“To stand by and observe the disintegration of society is distressing. The affair, of course, is moral; but one can hardly accuse a society of immorality (avarice and duplicity) when the society is subjective and, worshipping itself, has thereby lost all criteria. Men are free from moral and esthetic standards. Only the loss of wealth will restore reason.” (1961)
“The inordinate desire for wealth is destroying wealth. The time is finally here when compromise with the world is no longer possible for decent men in the world. When this point arrives, however, it is already too late. That is the great tragedy of this evil. And it is the only tragedy which meets with almost unanimous approval.” (March 6, 1943)
“There is a point when wealth becomes more important than human life. The obvious symptom of this insanity is planning in terms of the mass. The obvious reform of this insanity is not to plan in terms of the mass. It is to think in terms of the family. For thinking in terms of the family is not practical like mass-planning. On the contrary, it is sensible. It seeks to restore the family hierarchy. For only family life can produce people who in turn are necessary to the well-being of the mass. For the mass is not the enemy of the family, but its complement.” (1936)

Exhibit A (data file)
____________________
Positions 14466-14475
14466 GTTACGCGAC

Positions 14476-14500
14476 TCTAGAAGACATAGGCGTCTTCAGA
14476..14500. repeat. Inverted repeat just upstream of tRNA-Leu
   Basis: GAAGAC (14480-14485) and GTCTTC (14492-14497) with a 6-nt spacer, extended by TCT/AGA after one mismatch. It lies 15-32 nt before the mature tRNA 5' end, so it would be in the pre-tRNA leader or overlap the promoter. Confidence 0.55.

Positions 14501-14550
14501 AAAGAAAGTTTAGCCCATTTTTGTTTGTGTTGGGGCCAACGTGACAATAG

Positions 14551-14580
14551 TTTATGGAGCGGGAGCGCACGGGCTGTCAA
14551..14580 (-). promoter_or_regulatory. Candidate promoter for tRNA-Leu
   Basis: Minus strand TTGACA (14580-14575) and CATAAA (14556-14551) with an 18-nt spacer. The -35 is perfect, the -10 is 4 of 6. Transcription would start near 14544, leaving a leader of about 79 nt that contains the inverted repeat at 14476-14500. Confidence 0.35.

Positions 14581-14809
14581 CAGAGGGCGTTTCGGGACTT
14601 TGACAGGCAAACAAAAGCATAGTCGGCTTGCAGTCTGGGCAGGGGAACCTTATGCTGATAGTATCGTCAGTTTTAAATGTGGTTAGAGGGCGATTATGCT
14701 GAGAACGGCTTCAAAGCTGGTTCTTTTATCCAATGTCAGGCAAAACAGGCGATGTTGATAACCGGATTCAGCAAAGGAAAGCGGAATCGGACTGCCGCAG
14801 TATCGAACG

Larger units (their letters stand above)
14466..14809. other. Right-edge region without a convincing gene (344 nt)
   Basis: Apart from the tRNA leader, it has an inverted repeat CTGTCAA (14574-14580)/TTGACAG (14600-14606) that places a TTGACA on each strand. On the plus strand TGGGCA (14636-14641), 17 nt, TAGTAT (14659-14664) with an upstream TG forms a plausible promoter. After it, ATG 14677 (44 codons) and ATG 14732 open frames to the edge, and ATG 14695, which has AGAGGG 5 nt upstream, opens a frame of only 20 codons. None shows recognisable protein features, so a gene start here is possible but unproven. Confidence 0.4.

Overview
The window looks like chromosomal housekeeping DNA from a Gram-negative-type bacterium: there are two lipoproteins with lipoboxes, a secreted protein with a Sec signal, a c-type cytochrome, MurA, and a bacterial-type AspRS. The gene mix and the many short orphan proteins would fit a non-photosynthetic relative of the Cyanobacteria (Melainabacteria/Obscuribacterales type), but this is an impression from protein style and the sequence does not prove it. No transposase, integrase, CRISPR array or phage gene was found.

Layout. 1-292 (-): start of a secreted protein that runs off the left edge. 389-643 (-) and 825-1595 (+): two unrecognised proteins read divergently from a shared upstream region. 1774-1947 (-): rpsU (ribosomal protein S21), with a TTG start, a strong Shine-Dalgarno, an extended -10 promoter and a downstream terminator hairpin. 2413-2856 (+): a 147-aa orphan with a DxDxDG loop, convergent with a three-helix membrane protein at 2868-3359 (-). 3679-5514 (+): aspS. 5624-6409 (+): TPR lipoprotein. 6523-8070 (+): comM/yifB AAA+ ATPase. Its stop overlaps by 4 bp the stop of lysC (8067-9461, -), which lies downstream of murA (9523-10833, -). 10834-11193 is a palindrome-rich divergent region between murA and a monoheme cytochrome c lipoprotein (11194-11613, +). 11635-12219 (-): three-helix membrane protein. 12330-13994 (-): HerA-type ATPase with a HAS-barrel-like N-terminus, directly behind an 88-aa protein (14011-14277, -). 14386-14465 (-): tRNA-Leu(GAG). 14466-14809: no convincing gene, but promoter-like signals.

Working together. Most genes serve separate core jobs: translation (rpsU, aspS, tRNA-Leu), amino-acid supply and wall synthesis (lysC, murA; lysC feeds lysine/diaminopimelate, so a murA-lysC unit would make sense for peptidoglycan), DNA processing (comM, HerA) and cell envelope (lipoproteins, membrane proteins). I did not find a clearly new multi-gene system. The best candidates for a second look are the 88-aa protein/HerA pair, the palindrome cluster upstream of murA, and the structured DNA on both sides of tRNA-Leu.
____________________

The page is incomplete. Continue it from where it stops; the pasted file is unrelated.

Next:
“The philosophy of the future is based upon the person and no longer upon the mass. The mass—the mass of anything: humans, machinery, natural resources—is bound up with and subservient to money. The person is being, superior to mass and in control of wealth.” (1943)
Carl Schmitt’s seventh son, my father John Stuart Schmitt, died two years ago this past Friday, August 22. This brief poem by Carl Schmitt captures in an uncanny way the character of a man who carried on his father’s legacy in an exceptionally fruitful, yet unassuming way.
We felt the stable universe was in his soul
Where body joined it. Quietly the two were one.
We saw him when we saw soil-knit, the giant bole
Of some great tree; we heard him in the benison
Of bells in villages . . . and now he’s gone.
His eyes could look on visions for his heart was clean,
And in humility he knew the sins of man
Because he knew himself. And sometimes in the sheen
Of rivers we could see ourselves, a caravan
Winding away to the sea. And now he’s gone.
August 25, 1927